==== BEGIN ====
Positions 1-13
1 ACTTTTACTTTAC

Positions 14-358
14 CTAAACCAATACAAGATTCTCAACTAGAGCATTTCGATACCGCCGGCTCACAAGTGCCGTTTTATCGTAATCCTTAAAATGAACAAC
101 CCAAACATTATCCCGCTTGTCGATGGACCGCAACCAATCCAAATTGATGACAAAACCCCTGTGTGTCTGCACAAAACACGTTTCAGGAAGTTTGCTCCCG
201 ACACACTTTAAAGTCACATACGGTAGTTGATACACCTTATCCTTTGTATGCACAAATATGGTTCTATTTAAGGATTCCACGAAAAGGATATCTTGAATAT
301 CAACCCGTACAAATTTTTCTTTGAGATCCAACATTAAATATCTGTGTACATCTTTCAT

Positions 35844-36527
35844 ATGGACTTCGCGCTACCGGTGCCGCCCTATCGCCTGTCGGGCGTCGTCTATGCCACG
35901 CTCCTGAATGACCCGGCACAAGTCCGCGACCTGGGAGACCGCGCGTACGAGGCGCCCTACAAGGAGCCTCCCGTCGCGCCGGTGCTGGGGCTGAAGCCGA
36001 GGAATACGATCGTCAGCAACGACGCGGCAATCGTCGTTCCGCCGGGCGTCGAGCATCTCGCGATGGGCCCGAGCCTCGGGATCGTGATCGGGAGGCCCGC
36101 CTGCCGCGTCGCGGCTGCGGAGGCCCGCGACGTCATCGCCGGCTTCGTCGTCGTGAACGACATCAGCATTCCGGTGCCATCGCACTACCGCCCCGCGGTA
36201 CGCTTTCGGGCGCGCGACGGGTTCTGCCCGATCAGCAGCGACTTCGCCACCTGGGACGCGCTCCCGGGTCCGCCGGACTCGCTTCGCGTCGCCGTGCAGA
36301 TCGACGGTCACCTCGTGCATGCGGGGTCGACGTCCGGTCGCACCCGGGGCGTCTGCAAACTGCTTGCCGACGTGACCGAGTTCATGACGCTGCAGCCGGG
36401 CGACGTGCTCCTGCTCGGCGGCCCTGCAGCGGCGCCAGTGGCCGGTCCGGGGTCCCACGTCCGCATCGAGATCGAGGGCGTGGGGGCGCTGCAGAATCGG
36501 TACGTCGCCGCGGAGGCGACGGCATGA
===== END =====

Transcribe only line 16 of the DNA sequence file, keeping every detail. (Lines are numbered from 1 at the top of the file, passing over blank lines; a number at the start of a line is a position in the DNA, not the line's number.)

36501 TACGTCGCCGCGGAGGCGACGGCATGA